Ex) Article Title, Author, Keywords
Current Optics
and Photonics
Ex) Article Title, Author, Keywords
Curr. Opt. Photon. 2021; 5(5): 562-575
Published online October 25, 2021 https://doi.org/10.3807/COPP.2021.5.5.562
Copyright © Optical Society of Korea.
Yunlong Ye, Jianqi Zhang, Delian Liu , Yixin Yang
Corresponding author: dlliu@xidian.edu.cn, ORCID 0000-0001-8655-8010
This is an Open Access article distributed under the terms of the Creative Commons Attribution Non-Commercial License (http://creativecommons.org/licenses/by-nc/4.0/) which permits unrestricted non-commercial use, distribution, and reproduction in any medium, provided the original work is properly cited.
As a new type of spectrometer, that based on filters with different transmittance features attracts a lot of attention for its advantages such as small-size, low cost, and simple optical structure. It uses post-processing algorithms to achieve target spectrum reconstruction; therefore, the performance of the spectrometer is severely affected by noise. The influence of noise on the spectral reconstruction results is studied in this paper, and suggestions for solving the spectral reconstruction problem under noisy conditions are given. We first list different spectral reconstruction methods, and through simulations demonstrate that these methods show unsatisfactory performance under noisy conditions. Then we propose to apply the gradient projection for sparse reconstruction (GRSR) algorithm to the spectral reconstruction method. Simulation results show that the proposed method can significantly reduce the influence of noise on the spectral reconstruction process. Meanwhile, the accuracy of the spectral reconstruction results is dramatically improved. Therefore, the practicality of the filter-based spectrometer will be enhanced.
Keywords: Compressive sensing, Noise tolerance, Spectrometer
OCIS codes: (300.6190) Spectrometers; (300.6550) Spectroscopy, visible
Spectrum analysis is an important technology in almost all fields of science [1–4]. As an important tool to separate and measure a spectrum, the spectrometer attracts more and more attention with the development of spectroscopy technology. Current spectrometers, such as the prism, grating, and interferometer types, are bulky, expensive, and delicate, which greatly limits their applications [5]. The mechanisms of these spectrometers are shown in Fig. 1. A prism instrument uses the difference in refractive index between different wavelengths of light to separate optical bands [Fig. 1(a)] [6]. However, an additional scanning mechanism is required to obtain the spectral bands. This increases the volume of the system, and accuracy is difficult to guarantee. A grating instrument uses the diffraction of light to separate optical bands [Fig. 1(b)] [7, 8]. The grating will attenuate the light intensity, and is difficult to fabricate and calibrate. An interferometer uses the interference of light to separate optical bands [Fig. 1(c)] [9]. The structure of the interferometer is complex, making it huge and expensive. To make instruments with better performance and a wider range of applications, a lot of effort has been invested to design small, inexpensive and simple spectrometers [10–12].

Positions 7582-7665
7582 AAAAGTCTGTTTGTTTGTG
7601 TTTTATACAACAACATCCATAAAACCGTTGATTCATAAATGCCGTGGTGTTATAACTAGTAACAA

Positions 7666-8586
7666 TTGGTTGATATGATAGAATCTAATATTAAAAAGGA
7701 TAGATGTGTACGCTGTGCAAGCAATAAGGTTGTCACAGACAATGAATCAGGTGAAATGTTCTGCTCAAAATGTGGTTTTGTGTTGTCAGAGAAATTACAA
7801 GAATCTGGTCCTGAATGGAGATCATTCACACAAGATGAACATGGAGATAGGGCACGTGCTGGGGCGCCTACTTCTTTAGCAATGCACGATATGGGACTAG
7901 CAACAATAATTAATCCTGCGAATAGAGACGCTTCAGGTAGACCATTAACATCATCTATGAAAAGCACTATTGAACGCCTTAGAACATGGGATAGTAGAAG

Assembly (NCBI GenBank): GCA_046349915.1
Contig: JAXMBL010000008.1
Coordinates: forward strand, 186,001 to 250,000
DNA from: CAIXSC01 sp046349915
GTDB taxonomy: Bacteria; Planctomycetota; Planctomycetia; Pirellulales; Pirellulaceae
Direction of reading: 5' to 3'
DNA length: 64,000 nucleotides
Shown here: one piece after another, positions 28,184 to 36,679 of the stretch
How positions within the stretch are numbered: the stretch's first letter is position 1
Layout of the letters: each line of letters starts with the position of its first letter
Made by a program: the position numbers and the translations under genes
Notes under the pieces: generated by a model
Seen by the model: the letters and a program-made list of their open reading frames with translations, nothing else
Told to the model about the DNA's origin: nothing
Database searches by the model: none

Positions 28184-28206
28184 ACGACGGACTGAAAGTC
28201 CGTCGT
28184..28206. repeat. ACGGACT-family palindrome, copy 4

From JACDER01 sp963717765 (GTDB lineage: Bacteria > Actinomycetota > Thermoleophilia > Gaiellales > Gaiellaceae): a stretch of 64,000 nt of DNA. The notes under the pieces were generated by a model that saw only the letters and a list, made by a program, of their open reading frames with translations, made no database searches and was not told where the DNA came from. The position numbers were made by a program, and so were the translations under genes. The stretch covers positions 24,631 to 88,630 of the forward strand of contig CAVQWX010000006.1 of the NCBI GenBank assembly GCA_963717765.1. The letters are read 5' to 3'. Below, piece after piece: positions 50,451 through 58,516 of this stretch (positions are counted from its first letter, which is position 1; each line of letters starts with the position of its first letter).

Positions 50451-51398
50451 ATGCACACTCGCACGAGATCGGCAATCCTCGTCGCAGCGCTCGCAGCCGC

Recently, the seminal work of Bao and Bawendi [13] has shown a new type of spectrometer, based on a set of filters whose transmittance features can be varied. The mechanism of this filter-based spectrometer is shown in Fig. 1(d). The original light first passes through a given filter of predetermined transmittance; then the radiance of the transmitted light is measured by a detector. This radiance measurement needs to be repeated many times, using different filters with different transmittances. It is efficient to place these filters and their corresponding detectors in an array format. The spectrum of the original light can be reconstructed from these radiance values, using a spectral reconstruction method.
Since filter-based spectrometers can greatly reduce size and cost, many efforts have been made to propose new filters and various spectral reconstruction methods recently.
In the research of Bao and Bawendi [13], the filter array is composed of colloidal quantum dots (CQDs), and the transmittance of the filter can be changed simply by changing the size, shape, and composition of the CQD. The research mainly solves the problem when the number of filters is larger than the number of spectral bands. In such a case, the reconstruction method uses the least-squares (LS) linear regression algorithm. All of the major features of the spectrum can be reconstructed and the spectral range can be increased simply by increasing the number of filters.
Yang
Wang and Yu [15] from the University of Wisconsin, Madison proposed to apply a compressive sensing algorithm to the spectral reconstruction method, which can solve the problem when the number of filters is less than the number of spectral bands. In their research, the filter array is composed of different nanophotonic structures. The spectrum of the source light is reconstructed by the basis pursuit (BP) algorithm, and the spectral position and radiance of the original light can be recovered very well.